August 13, 2000 |
Rwanda, responding to an international outcry, says it will speed up the trials of more than 4,000 minors in detention for their alleged involvement in the country's 1994 genocide. "The Rwandan government has decided to give priority to the trials of minors in speeding up trial proceedings," Justice Minister Jean de Dieu Mucyo said in Kigali, the capital. Most of the youngsters are being held alongside adult suspects in violation of international conventions on children's rights.
October 1, 2006 |
French President Jacques Chirac urged Turkey to acknowledge the mass killings of Armenians in the early 20th century as genocide. Armenians say that as many as 1.5 million of their ancestors were killed from 1915 to 1923 in an organized campaign to force them out of eastern Turkey. Turkey acknowledges that large numbers of Armenians died but says the overall figure is inflated and that the deaths occurred amid civil unrest.
August 22, 2002 |
RWANDA * A former head of Rwanda's army, regarded as one of the most senior suspects facing trial in the country's 1994 genocide, pleaded not guilty before a United Nations tribunal in neighboring Tanzania. Former Maj. Gen. Augustin Bizimungu, 50, appeared angry as he responded to the charges that he conspired to exterminate Rwanda's ethnic Tutsi minority and moderate Hutus. He is also accused of forming and arming militias in the slaughter. More than 800,000 people died.
June 13, 2007 |
Cambodian and international judges announced rules for a U.N.-backed genocide trial, putting aside the last major roadblock to trying former Khmer Rouge leaders. The deal was reached during a weeklong meeting that followed six months of disagreement about how to proceed, the judges said at a joint news conference in the Cambodian capital, Phnom Penh. About 1.7 million people died from hunger, disease, overwork and execution under the communist Khmer Rouge during its 1975-79 reign.
February 20, 2003 |
A United Nations tribunal in Arusha, Tanzania, convicted a Rwandan pastor and his son of genocide and crimes against humanity for calling in Hutu gangs to kill minority Tutsis who had sought refuge in a Kibuye, Rwanda, church in 1994. Elizaphan Ntakirutimana, 78, pastor at the Seventh-day Adventist church, was sentenced to 10 years in prison. Gerald Ntakirutimana, 45, a doctor at the affiliated hospital, was sentenced to 25 years.
June 20, 2002 |
RWANDA * Residents of Rwanda's capital, Kigali, met in a dusty clearing to open the first session of a community court to try neighbors accused of participating in a 1994 genocide. Survivors joined the suspects to learn procedures and schedule the weekly sessions. Similar openings were held at 12 locations across Rwanda. The courts are being used to speed up trials for the 115,000 people suspected of taking part in the massacre of more than 800,000 Tutsis and Hutu moderates.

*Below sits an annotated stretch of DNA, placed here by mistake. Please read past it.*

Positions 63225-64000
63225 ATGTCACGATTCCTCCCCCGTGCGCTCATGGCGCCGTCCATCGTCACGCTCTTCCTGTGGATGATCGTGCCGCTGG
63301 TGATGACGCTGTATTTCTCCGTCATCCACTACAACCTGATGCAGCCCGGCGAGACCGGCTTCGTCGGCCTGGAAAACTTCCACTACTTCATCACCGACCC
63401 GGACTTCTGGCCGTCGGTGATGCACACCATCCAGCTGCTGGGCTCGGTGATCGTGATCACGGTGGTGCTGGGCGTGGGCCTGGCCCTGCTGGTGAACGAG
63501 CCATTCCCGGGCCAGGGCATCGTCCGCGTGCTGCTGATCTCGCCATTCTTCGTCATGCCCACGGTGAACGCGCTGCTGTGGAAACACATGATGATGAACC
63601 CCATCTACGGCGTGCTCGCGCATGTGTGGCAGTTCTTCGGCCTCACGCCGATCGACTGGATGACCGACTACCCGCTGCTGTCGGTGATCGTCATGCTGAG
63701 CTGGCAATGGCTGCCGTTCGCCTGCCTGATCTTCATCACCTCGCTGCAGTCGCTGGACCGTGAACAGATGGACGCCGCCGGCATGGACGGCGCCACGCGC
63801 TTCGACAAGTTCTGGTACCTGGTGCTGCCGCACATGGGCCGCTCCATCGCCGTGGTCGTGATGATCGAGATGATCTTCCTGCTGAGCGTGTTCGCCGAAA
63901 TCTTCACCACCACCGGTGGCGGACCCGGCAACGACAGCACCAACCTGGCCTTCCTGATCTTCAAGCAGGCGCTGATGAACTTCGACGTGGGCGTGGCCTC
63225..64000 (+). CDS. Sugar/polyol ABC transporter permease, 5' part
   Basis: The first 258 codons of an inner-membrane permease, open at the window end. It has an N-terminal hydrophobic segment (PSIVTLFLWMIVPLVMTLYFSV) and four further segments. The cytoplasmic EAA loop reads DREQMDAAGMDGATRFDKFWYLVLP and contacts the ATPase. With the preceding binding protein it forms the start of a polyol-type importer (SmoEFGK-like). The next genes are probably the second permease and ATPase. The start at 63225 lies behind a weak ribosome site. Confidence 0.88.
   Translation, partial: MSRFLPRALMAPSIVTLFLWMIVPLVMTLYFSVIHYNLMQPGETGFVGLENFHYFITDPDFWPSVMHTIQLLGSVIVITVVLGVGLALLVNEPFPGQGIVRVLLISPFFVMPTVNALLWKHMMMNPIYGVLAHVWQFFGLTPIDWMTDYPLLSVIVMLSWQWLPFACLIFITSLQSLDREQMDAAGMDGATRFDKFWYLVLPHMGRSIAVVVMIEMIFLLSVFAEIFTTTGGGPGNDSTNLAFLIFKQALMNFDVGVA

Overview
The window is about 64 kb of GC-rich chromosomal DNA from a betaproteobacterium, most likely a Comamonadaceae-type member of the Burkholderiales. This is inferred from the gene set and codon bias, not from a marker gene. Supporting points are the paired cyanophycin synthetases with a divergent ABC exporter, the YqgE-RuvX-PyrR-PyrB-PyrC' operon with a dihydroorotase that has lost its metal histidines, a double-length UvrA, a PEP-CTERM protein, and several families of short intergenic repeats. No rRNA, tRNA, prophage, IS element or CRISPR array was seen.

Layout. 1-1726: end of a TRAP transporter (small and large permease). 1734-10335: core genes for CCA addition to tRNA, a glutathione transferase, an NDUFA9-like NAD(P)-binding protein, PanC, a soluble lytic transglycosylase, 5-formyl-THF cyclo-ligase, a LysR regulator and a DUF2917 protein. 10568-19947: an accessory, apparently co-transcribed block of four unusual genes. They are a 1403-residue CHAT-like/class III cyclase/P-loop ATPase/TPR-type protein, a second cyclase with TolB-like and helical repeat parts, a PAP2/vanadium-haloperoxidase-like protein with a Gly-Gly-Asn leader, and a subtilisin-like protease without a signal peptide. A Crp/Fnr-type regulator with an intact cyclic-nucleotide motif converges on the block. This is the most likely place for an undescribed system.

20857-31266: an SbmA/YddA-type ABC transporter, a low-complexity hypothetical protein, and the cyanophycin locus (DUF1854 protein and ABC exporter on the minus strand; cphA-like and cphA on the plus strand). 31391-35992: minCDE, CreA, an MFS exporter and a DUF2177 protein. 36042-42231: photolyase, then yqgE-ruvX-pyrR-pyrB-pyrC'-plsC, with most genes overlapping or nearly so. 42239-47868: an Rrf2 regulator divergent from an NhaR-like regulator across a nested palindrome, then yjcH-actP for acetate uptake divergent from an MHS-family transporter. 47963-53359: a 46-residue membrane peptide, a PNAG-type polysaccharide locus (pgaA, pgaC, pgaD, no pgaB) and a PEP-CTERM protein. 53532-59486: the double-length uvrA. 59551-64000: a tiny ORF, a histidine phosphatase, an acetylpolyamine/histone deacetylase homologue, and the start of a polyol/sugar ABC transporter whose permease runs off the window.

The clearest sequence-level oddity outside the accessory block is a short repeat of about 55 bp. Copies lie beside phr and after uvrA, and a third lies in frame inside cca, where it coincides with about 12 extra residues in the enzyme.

February 28, 2006 |
Bosnia-Herzegovina accused Serbia and Montenegro of taking non-Serbs on a "path to hell" in the 1992-95 Bosnian war, as the highest U.N. court launched its first hearings into state-sponsored genocide. The International Court of Justice in The Hague opened the case 13 years after Bosnia sued the rump Yugoslav state from which it seceded in 1992, triggering a war in which at least 100,000 people were killed. If Bosnia wins, it could seek billions of dollars in compensation.
August 19, 2011 |
Issa Munyangaju is willing to tell his story, but he requires a beer. He sips a Primus in a dim concrete bar and talks about the houseboy he shot during the genocide. They were friends, he says, until they came to a roadblock manned by Hutu militiamen. They gave Munyangaju, also Hutu, a gun. They told him he would be killed if he didn't execute his friend, whose ethnic group, the Tutsis, had been targeted for extermination. "I followed their orders," Munyangaju, 44, says. He put a bullet in the young man's stomach, and was within earshot when another shot finished him off. While he was in prison, government officials visited to tout the benefits of confessing at a type of trial known as gacaca (pronounced ga-CHA-cha)
CALIFORNIA | LOCAL
April 24, 2001 |
Armenians throughout Southern California will gather today for a series of public events to remember victims of the first-recorded genocide of the 20th century, when an estimated 1.5 million people were killed by the Turks during World War I. A protest will be held in front of the Turkish Consulate, 4801 Wilshire Blvd., at 3 p.m. Thousands are expected to march, chant and hold protest signs that call for the Turkish government's acknowledgment of the genocide, which it has long denied.
CALIFORNIA | LOCAL
April 26, 2010 |
There will come a day, some said, when Armenians won't need to take to the streets in protest, and they will simply honor slain ancestors with peaceful lament. But that day didn't appear any closer Saturday, as Armenians gathered worldwide to commemorate the Armenian genocide of 1915, which claimed the lives of about 1.2 million Armenians under Ottoman-ruled Turkey. In Yerevan, Armenia's capital, hundreds of thousands laid flowers at a monument to the victims, while across Southern California, Armenian families marched, prayed and paused to remember lost great-grandparents, great-grand-uncles and great-grand-aunts —loved ones who were deported, starved, arrested and executed almost 100 years ago. The Turkish government does not recognize the genocide, and a long-debated resolution that would call for the United States to officially acknowledge the killings faces opposition in Congress.